“The process that we have developed here is key. Everyone understands the importance of innovation, so we collaborated to export the Boston biotech culture by establishing a cancer institute in Japan, where we are applying entrepreneurial approach to innovation,” said Boston Biomedical President and CEO Chiang Li, M.D.
“At the same time, we brought over a Japanese team to Cambridge so that we could better integrate our cultures and provide seamless communication to advance our product development, manufacturing and collaboration more efficiently. We are now seeing in real-time how U.S. biotech culture is being integrated into corporate Japan and vice versa. And this leads to first-in-class innovation,” he added.
While some Japanese are approaching investments in this area cautiously, some have spearheaded efforts to change the way drugs and developed, among them Strategia Therapeutics, a Boston-based company headed by Japanese CEO Dr. Keizo Koya.
“The patients must always come first in drug development. Large drug development organizations often lose sight of this simple concept. We must do everything we can to bring meaningful new therapies to patients in clinical trials to test their effectiveness in the most efficient manner possible and to the marketplace so as to make these new therapies accessible to patients at large who need them,” Koya said.
Strategia Therapeutics has established an innovative approach to R&D by emphasizing the strength of experience and individual collaboration, rather than following the old model of large, inefficient infrastructure on which traditional drug research and development has been built and operates yet today.
As collaboration multiplies in life science, so do opportunities in other sectors.
One driver of growth is air travel between Tokyo, Boston and Washington, D.C. While flights between the Japanese and U.S. capitals have existed for 25 years, direct flights from Boston began only in 2012, thanks to Japan Airlines. It was the first-ever direct connection between New England and Asia.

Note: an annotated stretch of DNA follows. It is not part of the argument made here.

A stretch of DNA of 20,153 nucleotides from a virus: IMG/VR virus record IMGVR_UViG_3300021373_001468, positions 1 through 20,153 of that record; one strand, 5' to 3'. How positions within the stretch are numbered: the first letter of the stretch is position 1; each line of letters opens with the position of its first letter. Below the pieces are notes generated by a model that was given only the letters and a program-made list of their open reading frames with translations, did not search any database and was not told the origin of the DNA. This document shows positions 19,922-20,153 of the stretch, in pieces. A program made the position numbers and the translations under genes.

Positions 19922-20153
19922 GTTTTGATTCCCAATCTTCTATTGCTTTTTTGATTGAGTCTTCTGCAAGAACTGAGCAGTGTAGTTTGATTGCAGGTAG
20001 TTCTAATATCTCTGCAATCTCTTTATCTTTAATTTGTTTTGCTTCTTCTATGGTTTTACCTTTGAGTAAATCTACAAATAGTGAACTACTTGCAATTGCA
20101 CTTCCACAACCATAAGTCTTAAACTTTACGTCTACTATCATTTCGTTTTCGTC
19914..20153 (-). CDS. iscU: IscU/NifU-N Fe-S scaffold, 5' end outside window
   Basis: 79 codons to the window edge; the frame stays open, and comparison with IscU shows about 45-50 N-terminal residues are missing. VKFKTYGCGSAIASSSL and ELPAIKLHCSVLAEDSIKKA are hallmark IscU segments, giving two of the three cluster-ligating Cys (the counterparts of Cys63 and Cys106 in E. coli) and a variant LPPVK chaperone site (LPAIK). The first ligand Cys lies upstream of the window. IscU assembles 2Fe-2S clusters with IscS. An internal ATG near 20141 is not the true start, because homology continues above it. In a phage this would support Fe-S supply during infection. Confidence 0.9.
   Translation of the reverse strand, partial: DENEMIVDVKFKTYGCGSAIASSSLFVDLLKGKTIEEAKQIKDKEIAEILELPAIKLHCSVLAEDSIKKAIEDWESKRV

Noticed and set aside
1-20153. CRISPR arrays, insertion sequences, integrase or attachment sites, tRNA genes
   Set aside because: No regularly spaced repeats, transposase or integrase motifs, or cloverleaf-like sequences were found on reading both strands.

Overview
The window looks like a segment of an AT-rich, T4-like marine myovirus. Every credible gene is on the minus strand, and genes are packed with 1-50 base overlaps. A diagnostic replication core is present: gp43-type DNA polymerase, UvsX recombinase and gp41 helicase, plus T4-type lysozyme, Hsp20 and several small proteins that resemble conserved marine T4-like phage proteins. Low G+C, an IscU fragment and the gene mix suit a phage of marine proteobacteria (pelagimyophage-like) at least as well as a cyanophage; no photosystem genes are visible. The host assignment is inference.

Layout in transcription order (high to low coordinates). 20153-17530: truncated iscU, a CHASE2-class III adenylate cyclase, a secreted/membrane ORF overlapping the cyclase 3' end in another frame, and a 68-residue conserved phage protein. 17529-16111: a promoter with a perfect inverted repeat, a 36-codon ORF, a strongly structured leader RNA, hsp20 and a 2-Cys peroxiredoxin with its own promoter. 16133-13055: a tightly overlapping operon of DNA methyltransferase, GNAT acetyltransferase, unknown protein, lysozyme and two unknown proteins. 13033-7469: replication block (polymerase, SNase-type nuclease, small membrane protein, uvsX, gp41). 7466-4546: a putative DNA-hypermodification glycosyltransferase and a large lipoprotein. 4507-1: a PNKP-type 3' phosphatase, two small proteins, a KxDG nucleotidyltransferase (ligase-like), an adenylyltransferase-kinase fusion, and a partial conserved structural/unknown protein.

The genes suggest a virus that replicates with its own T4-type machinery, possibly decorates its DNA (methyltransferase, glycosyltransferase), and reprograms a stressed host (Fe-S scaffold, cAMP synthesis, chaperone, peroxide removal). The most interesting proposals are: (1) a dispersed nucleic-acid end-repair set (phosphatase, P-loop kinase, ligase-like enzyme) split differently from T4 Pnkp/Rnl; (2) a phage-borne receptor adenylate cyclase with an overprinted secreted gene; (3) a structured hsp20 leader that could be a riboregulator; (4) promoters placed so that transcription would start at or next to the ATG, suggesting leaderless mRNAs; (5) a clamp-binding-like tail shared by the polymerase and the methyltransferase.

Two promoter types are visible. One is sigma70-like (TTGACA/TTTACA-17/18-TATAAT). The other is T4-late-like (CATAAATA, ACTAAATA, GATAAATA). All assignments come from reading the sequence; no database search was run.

“This flight has opened many avenues, and it has certainly helped people from both sides to visit both countries. That would bring additional support in encouraging or facilitating collaboration. The direct flight really helps. It can also have greater impact on tourism. There is a great potential in this regard not only for Boston but also for surrounding areas and states,” the Japanese consul pointed out.
Outside the country, among several successes scored amid challenging circumstances, MassMutual Life Insurance Co., based in Springfield, Massachusetts, has reaped the benefits of its unwavering confidence in the Japanese market and agility to adjust its business model accordingly.
While Boston and the surrounding areas caught on to the so-called Japanese advantage, efforts to develop business with Japan have continued and new areas of investment are expected to increase.
“We would like to invite Japanese companies to continue to come. Most people come to Boston because of the talent. We feel that Boston will continue to be highly competitive in that space. We want to make sure that they have a government partner here that is easy to work with,” said Boston's Chief of Economic Development John Barros.